Silver soldering uses a much harder solder alloy and higher heat than “soft” soldering in which the solder alloy is a mix of tin and lead. Silver solder - often an alloy of silver, copper, and tin - is used in almost all silver holloware assembly, and you are correct that it makes for a much stronger joint than “soft” soldering.
I’m not aware of the term being associated with how much silver is plated on the base metal. In electroplating, the finished base metal item (often made of copper or brass) is suspended in a tank of chemicals containing some silver and an electrical current is passed through the tank and the silver is plated on the base metal item. The thickness of the plating deposited is very thin, in the range of less than one thousandths of an inch. Multiple layers can be applied to provide a thicker silver plating. The silver that is deposited is pure silver vs. the alloys we see in most solid silver, such as sterling, which is 92.5% silver and the rest another metal, usually copper. Because the silver plating is pure silver, it tends to tarnish slightly differently from sterling and other silver alloys. I notice that silver plate tends to tarnish a purple color whereas sterling tarnishs more a black-ish hue.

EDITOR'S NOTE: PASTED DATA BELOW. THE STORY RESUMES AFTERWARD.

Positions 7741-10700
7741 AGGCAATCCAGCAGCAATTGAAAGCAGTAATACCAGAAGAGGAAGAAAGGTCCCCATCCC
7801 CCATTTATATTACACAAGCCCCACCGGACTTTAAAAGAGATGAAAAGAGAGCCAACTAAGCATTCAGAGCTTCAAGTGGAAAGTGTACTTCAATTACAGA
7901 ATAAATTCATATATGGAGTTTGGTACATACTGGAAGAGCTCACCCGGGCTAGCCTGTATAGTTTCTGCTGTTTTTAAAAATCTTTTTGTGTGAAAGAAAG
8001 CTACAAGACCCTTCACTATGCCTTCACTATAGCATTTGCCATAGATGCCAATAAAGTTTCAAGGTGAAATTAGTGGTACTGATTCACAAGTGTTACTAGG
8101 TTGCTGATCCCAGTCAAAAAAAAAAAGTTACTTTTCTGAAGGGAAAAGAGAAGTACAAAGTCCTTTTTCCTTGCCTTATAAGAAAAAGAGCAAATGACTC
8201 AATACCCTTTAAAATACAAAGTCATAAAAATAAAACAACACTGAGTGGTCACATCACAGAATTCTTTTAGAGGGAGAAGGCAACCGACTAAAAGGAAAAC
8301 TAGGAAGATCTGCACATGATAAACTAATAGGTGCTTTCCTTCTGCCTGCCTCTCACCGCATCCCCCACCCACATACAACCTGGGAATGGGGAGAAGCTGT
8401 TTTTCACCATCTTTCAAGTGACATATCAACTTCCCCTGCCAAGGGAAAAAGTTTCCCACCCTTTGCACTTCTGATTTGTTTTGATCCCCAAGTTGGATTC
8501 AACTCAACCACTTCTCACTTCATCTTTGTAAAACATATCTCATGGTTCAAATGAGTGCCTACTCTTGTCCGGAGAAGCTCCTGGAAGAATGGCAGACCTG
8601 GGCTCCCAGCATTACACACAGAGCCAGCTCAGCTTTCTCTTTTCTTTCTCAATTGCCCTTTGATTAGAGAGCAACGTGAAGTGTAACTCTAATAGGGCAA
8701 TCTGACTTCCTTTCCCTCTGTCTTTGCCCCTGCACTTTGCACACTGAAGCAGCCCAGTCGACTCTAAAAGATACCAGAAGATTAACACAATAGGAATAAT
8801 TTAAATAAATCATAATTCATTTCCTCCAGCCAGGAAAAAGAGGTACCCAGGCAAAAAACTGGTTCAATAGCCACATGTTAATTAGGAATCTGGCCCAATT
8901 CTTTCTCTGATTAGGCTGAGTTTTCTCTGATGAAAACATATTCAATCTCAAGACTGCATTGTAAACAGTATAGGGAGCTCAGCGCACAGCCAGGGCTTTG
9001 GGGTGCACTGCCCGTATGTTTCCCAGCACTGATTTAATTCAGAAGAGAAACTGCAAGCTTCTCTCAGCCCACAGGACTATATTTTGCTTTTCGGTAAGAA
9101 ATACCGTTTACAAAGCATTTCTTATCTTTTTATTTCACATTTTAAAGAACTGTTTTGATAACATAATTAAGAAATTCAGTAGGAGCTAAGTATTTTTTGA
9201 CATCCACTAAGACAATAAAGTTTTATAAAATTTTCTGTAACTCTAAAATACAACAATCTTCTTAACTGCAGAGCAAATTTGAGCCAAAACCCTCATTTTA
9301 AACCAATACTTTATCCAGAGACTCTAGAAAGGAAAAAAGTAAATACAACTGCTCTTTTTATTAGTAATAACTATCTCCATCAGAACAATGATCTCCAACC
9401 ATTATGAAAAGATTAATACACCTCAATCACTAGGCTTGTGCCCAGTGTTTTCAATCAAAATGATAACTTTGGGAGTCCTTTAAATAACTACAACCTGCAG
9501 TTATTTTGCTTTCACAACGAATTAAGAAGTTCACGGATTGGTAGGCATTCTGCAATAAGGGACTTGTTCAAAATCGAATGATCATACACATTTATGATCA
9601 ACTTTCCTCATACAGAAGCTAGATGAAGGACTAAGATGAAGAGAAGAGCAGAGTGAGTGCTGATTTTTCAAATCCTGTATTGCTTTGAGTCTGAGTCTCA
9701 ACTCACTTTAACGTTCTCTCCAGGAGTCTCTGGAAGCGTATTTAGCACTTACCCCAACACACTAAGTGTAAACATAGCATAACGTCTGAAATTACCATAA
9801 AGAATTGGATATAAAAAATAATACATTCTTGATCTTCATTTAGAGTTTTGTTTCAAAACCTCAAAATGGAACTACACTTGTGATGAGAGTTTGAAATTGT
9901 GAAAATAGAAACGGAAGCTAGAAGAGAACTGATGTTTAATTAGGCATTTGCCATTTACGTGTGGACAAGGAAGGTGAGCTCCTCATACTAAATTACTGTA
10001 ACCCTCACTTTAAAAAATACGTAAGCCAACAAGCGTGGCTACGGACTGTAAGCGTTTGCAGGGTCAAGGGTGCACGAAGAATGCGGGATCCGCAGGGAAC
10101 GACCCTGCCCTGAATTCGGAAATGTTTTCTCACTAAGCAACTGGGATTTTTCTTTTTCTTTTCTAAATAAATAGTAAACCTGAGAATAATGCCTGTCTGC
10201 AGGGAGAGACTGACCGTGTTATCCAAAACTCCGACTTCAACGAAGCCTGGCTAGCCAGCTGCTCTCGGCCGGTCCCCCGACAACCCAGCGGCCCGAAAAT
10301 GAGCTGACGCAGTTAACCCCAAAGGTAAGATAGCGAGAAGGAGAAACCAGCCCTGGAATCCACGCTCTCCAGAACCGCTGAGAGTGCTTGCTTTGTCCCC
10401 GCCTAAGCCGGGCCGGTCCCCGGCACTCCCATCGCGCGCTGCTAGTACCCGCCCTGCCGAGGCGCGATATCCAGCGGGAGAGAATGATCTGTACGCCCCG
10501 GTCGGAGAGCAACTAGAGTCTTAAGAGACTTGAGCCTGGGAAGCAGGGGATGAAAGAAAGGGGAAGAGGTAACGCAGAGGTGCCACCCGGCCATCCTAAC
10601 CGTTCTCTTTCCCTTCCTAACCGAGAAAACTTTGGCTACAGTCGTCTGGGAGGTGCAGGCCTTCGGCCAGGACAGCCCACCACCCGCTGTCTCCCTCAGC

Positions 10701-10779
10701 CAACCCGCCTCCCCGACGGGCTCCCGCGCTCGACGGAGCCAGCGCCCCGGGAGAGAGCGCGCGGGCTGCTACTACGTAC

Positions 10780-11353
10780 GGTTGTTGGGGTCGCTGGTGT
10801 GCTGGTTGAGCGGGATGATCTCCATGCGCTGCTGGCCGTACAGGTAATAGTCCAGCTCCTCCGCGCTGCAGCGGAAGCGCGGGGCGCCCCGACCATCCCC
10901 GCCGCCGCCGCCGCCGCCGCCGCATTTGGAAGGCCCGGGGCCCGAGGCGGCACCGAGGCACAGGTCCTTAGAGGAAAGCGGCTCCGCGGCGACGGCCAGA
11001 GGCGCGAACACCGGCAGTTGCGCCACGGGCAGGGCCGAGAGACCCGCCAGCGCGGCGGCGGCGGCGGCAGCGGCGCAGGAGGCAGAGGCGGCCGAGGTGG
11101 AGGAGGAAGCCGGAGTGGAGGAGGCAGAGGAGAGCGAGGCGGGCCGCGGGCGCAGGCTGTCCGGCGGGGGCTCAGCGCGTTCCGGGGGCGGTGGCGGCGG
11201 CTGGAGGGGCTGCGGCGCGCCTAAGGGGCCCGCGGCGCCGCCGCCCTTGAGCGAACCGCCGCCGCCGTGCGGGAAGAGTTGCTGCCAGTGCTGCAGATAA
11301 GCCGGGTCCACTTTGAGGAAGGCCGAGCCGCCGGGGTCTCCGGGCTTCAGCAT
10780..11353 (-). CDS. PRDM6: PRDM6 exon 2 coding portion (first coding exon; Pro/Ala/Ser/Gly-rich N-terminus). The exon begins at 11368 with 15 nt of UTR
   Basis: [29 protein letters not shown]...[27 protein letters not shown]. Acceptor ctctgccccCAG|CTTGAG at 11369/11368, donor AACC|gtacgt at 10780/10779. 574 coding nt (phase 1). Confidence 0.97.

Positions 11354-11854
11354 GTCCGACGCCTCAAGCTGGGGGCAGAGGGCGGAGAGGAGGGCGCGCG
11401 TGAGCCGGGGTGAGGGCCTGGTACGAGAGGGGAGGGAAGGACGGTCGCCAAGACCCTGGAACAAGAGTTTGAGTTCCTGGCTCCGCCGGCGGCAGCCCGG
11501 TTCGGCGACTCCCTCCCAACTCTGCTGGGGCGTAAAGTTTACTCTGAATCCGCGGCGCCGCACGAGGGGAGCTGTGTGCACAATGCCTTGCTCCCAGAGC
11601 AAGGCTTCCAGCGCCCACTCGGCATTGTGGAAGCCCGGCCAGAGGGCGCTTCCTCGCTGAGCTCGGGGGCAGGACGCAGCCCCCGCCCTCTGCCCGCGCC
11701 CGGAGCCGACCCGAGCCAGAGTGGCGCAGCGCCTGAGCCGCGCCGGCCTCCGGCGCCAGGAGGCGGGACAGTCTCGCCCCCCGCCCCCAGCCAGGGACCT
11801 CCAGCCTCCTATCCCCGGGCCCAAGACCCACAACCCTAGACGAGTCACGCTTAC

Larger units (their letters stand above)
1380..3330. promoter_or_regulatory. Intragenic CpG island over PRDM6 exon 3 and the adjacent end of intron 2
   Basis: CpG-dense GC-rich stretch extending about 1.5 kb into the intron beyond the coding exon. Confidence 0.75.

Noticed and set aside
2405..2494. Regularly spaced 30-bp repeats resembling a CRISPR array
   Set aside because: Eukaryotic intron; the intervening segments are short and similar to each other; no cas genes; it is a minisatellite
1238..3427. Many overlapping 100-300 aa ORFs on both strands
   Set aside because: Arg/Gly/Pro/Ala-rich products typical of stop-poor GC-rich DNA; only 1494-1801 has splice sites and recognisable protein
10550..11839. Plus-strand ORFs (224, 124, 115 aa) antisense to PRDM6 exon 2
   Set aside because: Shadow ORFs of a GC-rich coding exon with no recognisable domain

There are mnay fancy terms various silver plate makers have devised over the years to try to distinguish their wares from their competitors, such as “A-1”, “quad plate”, “extra plate”, and so on. I’ve not seen any real difference in the quality of the silver plating, other than very old electroplated wares seem to hold up better than more modern stuff, for some reason.